This image shows the combination of swells directed at Mother Ivey s Spot M through a typical March, based on 1724 NWW3 model predictions since 2007 (values every 3 hours). The wave model does not forecast wind and surf right at the coast so we have chosen the optimum grid node based on what we know about Mother Ivey s Spot M, and at Mother Ivey s Spot M the best grid node is 35 km away (22 miles).
The rose diagram illustrates the distribution of swell sizes and directions, while the graph at the bottom shows the same thing but without direction information. Five colours illustrate increasing wave sizes. Blue shows the smallest swells, less that 0.5m (1.5 feet) high. These were forecast only 10% of the time. Green and yellow represent increasing swell sizes and biggest swells greater than >3m (>10ft) are shown in red. In either graph, the area of any colour is proportional to how commonly that size swell was forecast.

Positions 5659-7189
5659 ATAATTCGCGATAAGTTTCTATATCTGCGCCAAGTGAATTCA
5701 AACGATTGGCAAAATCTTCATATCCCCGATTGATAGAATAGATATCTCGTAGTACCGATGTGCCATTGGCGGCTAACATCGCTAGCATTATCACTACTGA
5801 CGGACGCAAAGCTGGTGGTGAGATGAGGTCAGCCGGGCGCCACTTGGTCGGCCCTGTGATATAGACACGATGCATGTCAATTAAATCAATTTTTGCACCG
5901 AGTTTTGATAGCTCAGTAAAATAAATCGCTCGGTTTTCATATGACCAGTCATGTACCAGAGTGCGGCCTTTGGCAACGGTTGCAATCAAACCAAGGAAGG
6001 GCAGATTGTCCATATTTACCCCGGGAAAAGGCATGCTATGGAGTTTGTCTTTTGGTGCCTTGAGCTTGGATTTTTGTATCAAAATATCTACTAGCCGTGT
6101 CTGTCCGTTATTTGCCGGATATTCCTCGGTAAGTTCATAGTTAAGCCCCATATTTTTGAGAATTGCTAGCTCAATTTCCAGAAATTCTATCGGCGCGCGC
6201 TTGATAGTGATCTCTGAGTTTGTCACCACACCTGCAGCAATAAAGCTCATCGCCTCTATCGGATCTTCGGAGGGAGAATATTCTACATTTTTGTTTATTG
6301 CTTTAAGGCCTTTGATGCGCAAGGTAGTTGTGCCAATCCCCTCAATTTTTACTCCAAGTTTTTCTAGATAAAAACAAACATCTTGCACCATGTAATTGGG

The diagram implies that the prevailing swell direction, shown by the longest spokes, was W, whereas the the prevailing wind blows from the WNW. Because the wave model grid is offshore, sometimes a strong offshore wind blows largest waves away from Mother Ivey s Spot M and away from the coast. We combine these with the no surf category of the bar chart. To keep it simple we don't show these in the rose diagram. Because wind determines whether or not waves are good for surfing at Mother Ivey s Spot M, you can load a different image that shows only the swells that were expected to coincide with glassy or offshore wind conditions. Over an average March, swells large enough to cause clean enough to surf waves at Mother Ivey s Spot M run for about 35% of the time.
IMPORTANT: Beta version feature! Swell heights are open water values from NWW3. There is no attempt to model near-shore effects. Coastal wave heights will generally be less, especially if the break does not have unobstructed exposure to the open ocean.